Now that 2011 is well underway and most people have fallen off the bandwagon when it comes to their New Year’s resolutions (myself included), it’s a good time to step back and take an honest look at our habits and the goals that we want to achieve.

Something that I have learned over the past few years is that if you track something, be it your eating habits, exercise, writing time, work time, etc. you become aware of the reality of the situation. This is why most diet gurus tell you to track what you eat for a week so you have an awareness of the of how you really eat before you start your diet and exercise regimen.

Tracking daily habits and progress towards goals is another way to see reality and create a way for you clearly review what you have accomplished over a set period of time. Tracking helps motivate you too; if I can make a change in my life and do it once a day for a period of time it makes me more apt to keep doing it.

So, if you have some goals and habits in mind that need tracked, all you need is a tracking tool. Today we’ll look at 7 different tools to help you keep track of your habits and goals.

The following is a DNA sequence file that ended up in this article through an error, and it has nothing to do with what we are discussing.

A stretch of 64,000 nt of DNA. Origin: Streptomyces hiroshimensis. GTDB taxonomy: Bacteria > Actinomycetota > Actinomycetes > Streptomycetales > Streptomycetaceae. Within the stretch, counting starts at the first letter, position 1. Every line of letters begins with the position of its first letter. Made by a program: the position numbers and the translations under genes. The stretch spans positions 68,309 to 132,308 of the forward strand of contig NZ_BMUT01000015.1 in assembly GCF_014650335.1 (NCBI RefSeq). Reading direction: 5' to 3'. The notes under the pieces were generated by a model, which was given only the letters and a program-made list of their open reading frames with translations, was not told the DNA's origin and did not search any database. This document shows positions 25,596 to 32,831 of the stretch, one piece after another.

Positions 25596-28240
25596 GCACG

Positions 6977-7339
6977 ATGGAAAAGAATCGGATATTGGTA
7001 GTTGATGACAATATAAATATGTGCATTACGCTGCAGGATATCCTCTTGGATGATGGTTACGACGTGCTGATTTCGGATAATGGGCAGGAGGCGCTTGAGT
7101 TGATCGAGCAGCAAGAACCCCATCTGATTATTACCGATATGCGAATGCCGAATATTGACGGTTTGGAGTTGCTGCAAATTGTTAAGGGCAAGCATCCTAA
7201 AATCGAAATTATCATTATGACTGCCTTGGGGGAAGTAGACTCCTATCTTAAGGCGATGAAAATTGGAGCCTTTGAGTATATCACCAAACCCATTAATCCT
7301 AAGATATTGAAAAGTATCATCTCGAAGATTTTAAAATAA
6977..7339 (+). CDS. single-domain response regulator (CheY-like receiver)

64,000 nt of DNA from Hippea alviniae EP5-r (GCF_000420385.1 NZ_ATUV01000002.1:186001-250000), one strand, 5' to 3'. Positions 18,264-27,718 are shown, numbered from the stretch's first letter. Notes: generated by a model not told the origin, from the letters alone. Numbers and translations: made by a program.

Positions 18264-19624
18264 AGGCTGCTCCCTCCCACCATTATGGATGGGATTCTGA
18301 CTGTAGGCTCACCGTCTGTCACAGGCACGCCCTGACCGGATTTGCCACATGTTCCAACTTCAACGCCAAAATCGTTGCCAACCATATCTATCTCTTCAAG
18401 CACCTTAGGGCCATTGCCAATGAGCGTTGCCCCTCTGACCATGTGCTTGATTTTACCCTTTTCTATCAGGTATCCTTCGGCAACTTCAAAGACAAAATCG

Joe’s Goals

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    Joe’s Goals is a web-based tool that allows users to track their habits and goals in an easy to use interface. Users can add as many goals/habits as they want and also check multiple times per day for those “extra productive days”. Something that is unique about Joe’s Goals is the way that you can keep track of negative habits such as eating out, smoking, etc. This can help you visualize the good things that you are doing as well as the negative things that you are doing in your life.

    Joe’s Goals is free with a subscription version giving you no ads and the “latest version” for $12 a year.

    Daytum

      Daytum